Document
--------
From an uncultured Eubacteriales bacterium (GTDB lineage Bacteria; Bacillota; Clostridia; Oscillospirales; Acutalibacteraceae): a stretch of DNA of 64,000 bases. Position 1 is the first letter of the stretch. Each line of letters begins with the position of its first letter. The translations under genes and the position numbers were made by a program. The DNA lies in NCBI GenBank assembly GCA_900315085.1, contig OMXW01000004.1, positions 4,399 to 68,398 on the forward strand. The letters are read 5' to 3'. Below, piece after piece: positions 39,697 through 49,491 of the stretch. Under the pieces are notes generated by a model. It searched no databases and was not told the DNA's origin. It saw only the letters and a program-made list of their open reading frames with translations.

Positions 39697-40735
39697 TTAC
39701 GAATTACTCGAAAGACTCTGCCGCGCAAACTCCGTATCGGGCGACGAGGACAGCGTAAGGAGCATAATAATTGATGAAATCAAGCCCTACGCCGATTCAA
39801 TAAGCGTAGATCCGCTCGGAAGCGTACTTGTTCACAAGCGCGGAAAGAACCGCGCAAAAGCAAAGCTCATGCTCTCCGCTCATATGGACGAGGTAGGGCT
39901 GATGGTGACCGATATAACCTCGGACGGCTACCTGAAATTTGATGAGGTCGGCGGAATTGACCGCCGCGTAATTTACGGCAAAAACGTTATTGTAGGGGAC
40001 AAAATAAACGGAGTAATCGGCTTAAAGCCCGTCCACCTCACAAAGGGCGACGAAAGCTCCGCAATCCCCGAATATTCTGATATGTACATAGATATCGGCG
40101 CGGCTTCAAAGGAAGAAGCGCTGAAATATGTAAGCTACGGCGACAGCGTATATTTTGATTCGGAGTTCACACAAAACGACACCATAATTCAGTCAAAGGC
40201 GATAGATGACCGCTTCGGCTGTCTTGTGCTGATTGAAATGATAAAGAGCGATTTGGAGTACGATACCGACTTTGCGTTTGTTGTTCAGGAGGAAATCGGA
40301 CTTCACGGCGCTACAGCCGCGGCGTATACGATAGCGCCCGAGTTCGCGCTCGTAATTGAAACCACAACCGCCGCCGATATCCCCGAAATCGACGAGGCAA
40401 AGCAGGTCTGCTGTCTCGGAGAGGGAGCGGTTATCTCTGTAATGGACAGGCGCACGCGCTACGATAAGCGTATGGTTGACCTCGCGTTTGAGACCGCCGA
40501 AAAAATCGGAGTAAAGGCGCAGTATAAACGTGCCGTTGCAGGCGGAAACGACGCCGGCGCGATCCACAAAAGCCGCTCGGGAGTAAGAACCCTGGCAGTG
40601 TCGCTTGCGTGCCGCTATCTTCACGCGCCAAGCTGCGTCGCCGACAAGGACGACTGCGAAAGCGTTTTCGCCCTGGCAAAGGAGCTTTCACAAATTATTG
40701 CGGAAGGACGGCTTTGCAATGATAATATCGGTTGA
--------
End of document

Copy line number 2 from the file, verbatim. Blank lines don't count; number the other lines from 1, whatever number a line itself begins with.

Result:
Positions 39697-40735